Meningitis symptoms can often look a lot like other less serious illnesses. Early on, the disease can cause symptoms that mimic the flu, according to the Mayo Clinic.
But meningitis is nothing like the flu, nor other less severe illnesses it can mimic. It causes swelling of the meninges, the membrane surrounding the brain and spinal cord. Left untreated, meningitis—particularly the kind caused by bacteria—can leave you with permanent disabilities and even become life-threatening.
Though the severity and treatment of the disease vary based on the type of meningitis you have, the telltale symptoms present much the same. According to Claire Wright, evidence and policy manager at the UK's Meningitis Research Foundation, meningitis symptoms can appear in any order and not everyone will get all symptoms, which can come on over a few hours up to 1 or 2 days.
What Are the Symptoms of Meningitis? , Woman With Neckache with thermometer and signs of pain
Knowing the signs of meningitis can help you catch this infection in its earliest stages and start treatment ASAP. Let's take a closer look at the most common meningitis symptoms, along with what to do if you think you have this potentially serious disease.
What are the symptoms of meningitis?
Meningitis is a tricky disease to identify based on symptoms alone. It can come from a variety of pathogens, which can affect the severity of the disease and the symptoms you experience. Viral meningitis, which comes from certain viruses, is the most common type, and it tends to be more mild than other types of meningitis. Most people get better on their own within 10 days or less, according to the CDC.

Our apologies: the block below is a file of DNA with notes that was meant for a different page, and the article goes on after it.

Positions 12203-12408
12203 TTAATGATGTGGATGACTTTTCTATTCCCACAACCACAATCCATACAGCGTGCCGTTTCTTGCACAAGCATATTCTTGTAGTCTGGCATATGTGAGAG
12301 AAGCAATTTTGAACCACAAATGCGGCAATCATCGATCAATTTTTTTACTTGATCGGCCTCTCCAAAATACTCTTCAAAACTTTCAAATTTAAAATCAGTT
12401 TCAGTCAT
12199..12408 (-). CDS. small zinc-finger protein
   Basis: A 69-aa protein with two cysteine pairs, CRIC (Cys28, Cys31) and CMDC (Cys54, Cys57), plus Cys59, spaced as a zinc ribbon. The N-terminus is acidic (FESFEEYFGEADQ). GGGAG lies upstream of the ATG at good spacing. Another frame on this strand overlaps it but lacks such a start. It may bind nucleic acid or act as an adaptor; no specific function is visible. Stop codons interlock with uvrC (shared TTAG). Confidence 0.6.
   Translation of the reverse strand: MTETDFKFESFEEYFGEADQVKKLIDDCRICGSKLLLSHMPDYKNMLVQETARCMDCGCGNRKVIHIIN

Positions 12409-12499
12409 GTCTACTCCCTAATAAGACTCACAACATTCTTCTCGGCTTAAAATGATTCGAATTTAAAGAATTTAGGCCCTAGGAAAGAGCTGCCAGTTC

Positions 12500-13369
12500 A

However, the CDC notes that viral meningitis symptoms can look a lot like bacterial meningitis—a much more dangerous type of the disease that can worsen quickly and cause serious complications.
That's why it's important to get medical care right away if you experience any meningitis symptoms, such as:
While everyone occasionally gets headaches, a meningitis headache is severe and "seems different from normal," according to Mayo Clinic.
"What makes me think about meningitis is a headache," Dhanashri Miskin, MD, a neuroimmunologist with Jefferson Health in Philadelphia, tells Health. "Anyone that has a new onset headache; it's not like the headaches they get all the time."
A severe headache that wakes you up or that worsens when you're lying flat are both concerning meningitis symptoms suggesting that the pressure in your head is too high, says Dr. Miskin.
"At that point, the patient would usually go to the ER because the headache is so severe," she adds.
Fever is another hallmark symptom of meningitis. It's one of many ways your body tries to fight off an infection. According to Dr. Miskin, patients with the disease often present with a fever, which she defines as a temperature reading of over 100.4 degrees.
Typical meningitis symptoms are not brought on by the germs that cause the disease, but rather the inflammation they cause to the brain and spinal cord. A super stiff neck can be a sign of that inflammation.
The Merck Manual defines a meningitis-related stiff neck as one where older children or adults find it difficult, or impossible, to lower their chin to their chest. Combined with headache and fever, this symptom can be an indication that you have meningitis.
Nausea or vomiting
Most people deal with an occasional stomach bug or food-related illness that makes them feel queasy and throw up. But nausea and vomiting are also meningitis symptoms, especially when a person has other signs of the infection.